The local New York metro-area teams all made early exits from this year's NCAA tournament. But that doesn't mean the fun is over.
The Prudential Center -- aka The Rock -- in Newark, N.J., will host the Big Dance's East Regional for the first time, starting on Friday night.
Here's a preview of what we're about to watch:
Ohio State (34-2, 16-2): The Buckeyes are the top overall seed in the tournament and have to be considered the odds-on favorite to advance to the Final Four out of Jersey. Their only two losses came in a three-game stretch in mid-February at Wisconsin (71-67) and at Purdue (76-63). They have had no trouble in their first two games of this tourney, walloping Texas-San Antonio 75-46 and George Mason 98-66.
Key Players: Four Buckeyes average in double-figures in scoring, led by 6-foot-9, 280-pound freshman Jared Sullinger, who averages a double-double (17.1 points per game, 10.0 rebounds per game) and is shooting 54.3 percent from the field. Senior sharpshooter Jon Diebler (12.6 ppg) has drained 110 of 220 3-point attempts this season; that 50 percent pace is tops in Division I among players with at least 100 attempts.
Key Stats: Ohio State as a team also leads the nation in 3-point shooting (42.4 percent). Two other key contributors are also effective from long range: 6-foot-5 junior William Buford (14.6 ppg, 44.4 3-pt percentage) and 6-foot-5 senior David Lighty (12.1 ppg, 43.5 3-point percentage). Also, the Buckeyes rank No. 2 in overall field-goal percentage (49.9 percent) and No. 3 in assist-to-turnover ratio (1.58-to-1). No glaring weaknesses show up on the stat sheet -- this team will be tough to beat.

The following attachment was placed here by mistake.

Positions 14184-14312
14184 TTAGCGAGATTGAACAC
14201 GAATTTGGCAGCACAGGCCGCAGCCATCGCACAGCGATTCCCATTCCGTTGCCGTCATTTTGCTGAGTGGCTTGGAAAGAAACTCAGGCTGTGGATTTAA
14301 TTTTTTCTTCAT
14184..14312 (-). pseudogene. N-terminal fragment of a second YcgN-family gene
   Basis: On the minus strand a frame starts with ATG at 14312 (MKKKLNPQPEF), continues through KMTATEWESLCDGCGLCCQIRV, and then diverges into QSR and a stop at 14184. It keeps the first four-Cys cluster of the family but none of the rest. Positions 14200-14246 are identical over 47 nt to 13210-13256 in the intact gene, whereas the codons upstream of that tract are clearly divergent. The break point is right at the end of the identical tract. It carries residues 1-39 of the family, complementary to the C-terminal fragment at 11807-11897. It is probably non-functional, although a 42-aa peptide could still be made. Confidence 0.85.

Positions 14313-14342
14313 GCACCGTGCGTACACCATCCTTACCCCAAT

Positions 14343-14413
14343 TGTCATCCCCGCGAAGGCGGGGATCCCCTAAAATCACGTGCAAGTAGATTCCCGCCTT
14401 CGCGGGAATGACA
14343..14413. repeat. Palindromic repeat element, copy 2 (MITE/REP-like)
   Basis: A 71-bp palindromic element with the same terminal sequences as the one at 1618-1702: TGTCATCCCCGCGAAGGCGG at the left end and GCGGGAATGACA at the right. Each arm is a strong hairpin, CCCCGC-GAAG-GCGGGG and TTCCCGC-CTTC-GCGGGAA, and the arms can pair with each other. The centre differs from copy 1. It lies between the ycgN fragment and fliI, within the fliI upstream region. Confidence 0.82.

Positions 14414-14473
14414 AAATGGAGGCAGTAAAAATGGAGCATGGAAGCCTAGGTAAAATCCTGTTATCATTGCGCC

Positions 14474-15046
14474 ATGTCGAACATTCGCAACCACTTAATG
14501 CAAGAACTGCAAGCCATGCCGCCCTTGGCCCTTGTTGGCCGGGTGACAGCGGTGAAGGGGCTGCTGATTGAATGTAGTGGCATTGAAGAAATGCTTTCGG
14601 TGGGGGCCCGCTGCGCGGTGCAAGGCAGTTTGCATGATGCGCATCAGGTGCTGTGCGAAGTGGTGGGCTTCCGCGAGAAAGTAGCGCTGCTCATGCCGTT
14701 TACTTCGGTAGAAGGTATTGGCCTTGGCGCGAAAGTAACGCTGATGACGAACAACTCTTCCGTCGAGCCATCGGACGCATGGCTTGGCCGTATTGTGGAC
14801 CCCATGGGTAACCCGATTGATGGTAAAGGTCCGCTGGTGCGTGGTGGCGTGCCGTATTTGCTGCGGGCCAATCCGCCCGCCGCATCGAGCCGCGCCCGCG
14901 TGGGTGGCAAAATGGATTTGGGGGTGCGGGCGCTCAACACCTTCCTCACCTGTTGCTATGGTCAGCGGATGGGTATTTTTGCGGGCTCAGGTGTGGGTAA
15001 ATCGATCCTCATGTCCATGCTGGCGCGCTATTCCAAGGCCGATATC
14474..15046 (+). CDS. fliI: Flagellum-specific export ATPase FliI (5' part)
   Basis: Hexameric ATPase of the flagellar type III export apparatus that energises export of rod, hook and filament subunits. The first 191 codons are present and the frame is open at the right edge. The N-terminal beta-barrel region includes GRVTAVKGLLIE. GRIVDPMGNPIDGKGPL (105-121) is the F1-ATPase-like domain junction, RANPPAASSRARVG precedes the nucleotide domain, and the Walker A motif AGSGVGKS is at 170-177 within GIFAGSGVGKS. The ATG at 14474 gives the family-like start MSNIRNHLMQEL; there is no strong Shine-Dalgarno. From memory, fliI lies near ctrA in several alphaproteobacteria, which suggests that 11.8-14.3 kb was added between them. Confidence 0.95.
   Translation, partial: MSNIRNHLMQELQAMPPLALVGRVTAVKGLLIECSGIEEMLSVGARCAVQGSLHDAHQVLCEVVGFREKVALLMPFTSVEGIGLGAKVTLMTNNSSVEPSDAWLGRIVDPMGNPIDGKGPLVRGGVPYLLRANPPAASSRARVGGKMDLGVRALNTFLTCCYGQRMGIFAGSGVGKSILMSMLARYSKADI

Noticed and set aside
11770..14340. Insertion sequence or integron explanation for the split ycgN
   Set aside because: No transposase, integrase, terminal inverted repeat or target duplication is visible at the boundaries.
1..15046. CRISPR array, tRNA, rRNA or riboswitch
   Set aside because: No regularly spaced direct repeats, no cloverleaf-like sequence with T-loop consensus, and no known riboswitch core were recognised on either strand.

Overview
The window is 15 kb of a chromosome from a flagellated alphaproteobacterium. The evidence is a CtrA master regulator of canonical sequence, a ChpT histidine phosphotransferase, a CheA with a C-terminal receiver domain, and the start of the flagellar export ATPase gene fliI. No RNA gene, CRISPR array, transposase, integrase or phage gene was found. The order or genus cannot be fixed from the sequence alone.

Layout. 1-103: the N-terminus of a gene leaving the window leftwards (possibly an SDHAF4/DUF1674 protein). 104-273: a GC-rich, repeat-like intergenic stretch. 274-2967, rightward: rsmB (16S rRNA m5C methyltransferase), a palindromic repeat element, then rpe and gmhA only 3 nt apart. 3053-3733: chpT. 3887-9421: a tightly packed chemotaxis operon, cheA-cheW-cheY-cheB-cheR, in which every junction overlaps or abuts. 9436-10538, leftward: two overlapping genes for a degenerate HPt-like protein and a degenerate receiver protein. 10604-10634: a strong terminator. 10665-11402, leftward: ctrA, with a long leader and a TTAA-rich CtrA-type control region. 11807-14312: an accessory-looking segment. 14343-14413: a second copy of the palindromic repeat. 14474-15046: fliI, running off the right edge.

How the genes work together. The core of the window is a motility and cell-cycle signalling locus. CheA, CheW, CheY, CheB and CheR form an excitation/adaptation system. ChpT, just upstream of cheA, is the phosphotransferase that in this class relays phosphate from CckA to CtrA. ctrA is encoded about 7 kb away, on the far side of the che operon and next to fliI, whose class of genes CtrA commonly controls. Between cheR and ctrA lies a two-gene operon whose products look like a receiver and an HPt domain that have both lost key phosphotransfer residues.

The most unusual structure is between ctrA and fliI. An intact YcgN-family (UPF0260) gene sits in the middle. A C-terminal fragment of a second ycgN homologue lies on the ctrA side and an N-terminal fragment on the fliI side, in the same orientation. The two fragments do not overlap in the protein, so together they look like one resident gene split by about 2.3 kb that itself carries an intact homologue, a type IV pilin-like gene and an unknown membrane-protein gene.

North Carolina (28-7, 14-2): These young Tar Heels got better as the season went along. After two disappointing losses in November (to Minnesota and Vanderbilt in Puerto Rico) and a mid-January hiccup at Georgia Tech, Roy Williams' club came on strong -- its only two losses after the Tech game on Jan. 16 came against Duke, once at Cameron Indoor and then in the ACC tournament championship game (the Heels also beat Duke in Chapel Hill to clinch the ACC regular-season title). UNC held off a pesky LIU squad in the first round of this tournament (102-87), then survived against Washington (86-83).
Key Players: North Carolina has three players who average in double-figures in scoring, led by 6-foot-8 freshman Harrison Barnes (15.5 ppg, 5.7 rpg) and 7-foot junior Tyler Zeller (15.2 ppg, 7.1 rpg, 54.4 FG percentage). John Henson, a 6-foot-10 sophomore, averages a double-double (11.9 ppg, 10.1 rpg). And in the backcourt, 6-3 freshman Kendall Marshall is dishing out 6.1 assists per game -- ninth-best in the country. The team played markedly better after Marshall replaced Larry Drew II in the starting lineup; Drew quit the team in early February.
Key Stats: Looking at the size of that starting front line, it should come as no surprise that the Tar Heels led the nation in rebounds in the regular season, averaging 42.5 per game. And they are No. 14 in blocked shots (5.5 per game). They are not a great outside shooting team, however -- No. 267 in the country in 3-point makes per game (5.2) and No. 210 in 3-point percentage (33.2). Also, North Carolina is not a very good free-throw shooting team (67.0 percent, No. 235).